The installation ‘Le Plus Habité’ questions and transfigures the contemporary system of the living room. Le Plus Habité is a term coined by architect Augustin-Charles d’Aviler in the 17th century to describe rooms that were meant to be the most lived in, to differentiate them from display rooms. In this piece, the term gains a new meaning, as the viewers are pushed to question the purpose of the space and its livability.
The scale, names, and utility of the domestic space have routinely transformed to reflect human needs and desires. The living room has been used as a display of status, a space to entertain visitors, and at times was used for the temporary keeping of the dead. This space has been re-imagined by humanity as a place of entertainment and peace, currently known as “the living room.” In turn, the living room is a constantly updating mirror to the way we control our environment.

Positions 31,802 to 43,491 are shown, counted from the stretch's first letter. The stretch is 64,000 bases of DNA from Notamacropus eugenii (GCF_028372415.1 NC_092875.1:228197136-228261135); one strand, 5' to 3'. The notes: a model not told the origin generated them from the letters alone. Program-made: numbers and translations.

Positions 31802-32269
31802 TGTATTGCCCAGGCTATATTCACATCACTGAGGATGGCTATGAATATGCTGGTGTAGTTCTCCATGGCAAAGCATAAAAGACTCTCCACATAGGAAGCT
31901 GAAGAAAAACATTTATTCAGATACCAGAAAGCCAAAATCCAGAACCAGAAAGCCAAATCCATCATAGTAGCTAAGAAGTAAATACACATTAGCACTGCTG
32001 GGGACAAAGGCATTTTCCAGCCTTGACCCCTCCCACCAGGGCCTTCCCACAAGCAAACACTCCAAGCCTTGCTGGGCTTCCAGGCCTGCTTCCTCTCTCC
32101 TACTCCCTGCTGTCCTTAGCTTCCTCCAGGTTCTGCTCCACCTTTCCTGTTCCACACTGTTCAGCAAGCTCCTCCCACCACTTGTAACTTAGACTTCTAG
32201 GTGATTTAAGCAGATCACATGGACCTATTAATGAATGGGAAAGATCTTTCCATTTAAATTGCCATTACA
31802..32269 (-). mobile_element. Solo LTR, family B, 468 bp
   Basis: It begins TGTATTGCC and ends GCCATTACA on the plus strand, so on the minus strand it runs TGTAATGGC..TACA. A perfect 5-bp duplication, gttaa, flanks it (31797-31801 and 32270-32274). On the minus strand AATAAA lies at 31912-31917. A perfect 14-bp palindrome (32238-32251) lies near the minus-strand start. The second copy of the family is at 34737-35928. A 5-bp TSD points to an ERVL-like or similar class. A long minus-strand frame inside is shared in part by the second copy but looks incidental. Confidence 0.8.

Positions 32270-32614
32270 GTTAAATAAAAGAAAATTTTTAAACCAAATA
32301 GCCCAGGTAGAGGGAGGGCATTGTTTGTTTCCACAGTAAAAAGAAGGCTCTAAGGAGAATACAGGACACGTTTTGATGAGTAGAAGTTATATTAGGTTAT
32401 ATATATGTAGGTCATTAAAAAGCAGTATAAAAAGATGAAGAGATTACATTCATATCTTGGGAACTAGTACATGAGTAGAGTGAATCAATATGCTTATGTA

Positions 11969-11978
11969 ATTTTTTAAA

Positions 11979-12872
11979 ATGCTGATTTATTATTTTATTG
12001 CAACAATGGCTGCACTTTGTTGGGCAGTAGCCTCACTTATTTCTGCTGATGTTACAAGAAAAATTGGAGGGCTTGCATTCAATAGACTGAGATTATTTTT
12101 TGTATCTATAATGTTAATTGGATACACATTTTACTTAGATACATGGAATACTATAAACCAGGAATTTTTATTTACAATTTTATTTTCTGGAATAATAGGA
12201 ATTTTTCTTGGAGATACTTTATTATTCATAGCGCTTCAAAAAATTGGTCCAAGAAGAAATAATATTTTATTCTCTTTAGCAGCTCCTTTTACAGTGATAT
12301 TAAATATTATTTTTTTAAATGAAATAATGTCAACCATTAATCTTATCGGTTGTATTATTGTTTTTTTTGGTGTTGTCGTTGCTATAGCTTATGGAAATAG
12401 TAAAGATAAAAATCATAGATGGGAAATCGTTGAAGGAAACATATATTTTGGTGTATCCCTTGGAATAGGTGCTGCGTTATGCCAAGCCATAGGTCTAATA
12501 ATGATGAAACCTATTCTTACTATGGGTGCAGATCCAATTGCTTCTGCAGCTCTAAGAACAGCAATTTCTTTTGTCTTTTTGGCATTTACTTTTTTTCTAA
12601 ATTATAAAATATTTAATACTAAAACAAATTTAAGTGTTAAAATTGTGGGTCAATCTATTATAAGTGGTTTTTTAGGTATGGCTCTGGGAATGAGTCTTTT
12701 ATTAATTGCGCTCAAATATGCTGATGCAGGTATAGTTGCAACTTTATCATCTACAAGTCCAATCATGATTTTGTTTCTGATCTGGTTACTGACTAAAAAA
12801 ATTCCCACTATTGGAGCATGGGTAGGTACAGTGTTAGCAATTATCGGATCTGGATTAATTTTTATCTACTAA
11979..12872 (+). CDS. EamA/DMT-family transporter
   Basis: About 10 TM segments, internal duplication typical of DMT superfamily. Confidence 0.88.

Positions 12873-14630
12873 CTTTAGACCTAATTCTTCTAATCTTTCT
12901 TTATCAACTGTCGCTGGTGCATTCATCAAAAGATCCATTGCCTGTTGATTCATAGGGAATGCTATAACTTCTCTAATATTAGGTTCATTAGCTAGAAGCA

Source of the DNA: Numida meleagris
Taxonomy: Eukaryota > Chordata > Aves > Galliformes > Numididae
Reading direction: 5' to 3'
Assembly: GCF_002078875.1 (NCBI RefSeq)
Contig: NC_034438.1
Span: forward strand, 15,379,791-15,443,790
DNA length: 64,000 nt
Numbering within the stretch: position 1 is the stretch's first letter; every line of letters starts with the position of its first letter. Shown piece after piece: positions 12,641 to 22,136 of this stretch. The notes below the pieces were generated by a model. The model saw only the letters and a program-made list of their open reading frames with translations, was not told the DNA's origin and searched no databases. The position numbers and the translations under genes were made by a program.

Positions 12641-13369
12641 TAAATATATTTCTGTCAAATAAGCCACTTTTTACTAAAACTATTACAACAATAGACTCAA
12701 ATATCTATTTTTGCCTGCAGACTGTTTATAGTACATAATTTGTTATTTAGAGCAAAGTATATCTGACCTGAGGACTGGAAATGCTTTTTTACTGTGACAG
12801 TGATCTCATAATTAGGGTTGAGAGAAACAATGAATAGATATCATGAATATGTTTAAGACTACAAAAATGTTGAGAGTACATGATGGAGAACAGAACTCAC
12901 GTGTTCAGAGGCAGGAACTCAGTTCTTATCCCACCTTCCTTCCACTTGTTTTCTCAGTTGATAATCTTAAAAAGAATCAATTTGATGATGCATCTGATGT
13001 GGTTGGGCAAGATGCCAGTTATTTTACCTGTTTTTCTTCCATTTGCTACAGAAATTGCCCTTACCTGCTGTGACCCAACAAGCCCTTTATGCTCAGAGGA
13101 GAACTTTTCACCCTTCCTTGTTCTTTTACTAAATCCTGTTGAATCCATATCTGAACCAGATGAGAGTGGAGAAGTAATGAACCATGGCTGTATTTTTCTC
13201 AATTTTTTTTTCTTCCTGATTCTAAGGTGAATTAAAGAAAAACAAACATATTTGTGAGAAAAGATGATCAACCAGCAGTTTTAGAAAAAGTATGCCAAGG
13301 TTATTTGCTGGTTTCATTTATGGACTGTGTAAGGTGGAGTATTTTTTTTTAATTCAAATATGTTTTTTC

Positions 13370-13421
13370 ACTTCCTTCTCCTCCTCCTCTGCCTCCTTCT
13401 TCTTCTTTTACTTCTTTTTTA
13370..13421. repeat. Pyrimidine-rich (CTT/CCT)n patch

In ‘Le Plus Habité’, the room is filled with possessions and clutter, blended with organic matter. It is devoid of concrete human presence. Through the installation, Brandon Latcham and Shira Yavor explore the relationship between a man-made living environment and nature, and aim to blur the lines between human and non-human environments. A stop-motion film, created in collaboration with Rashmi Baird, echoes this concept, and acts as a dream seeking to bridge the gap between the domestic and organic environments, harmoniously. The work is inspired by nature, specifically animal behaviours related to self-made habitats from found objects and materials.
This project is a part of the King East Design District (KEDD), a hub for design, art and culture in the heart of Old Town Toronto.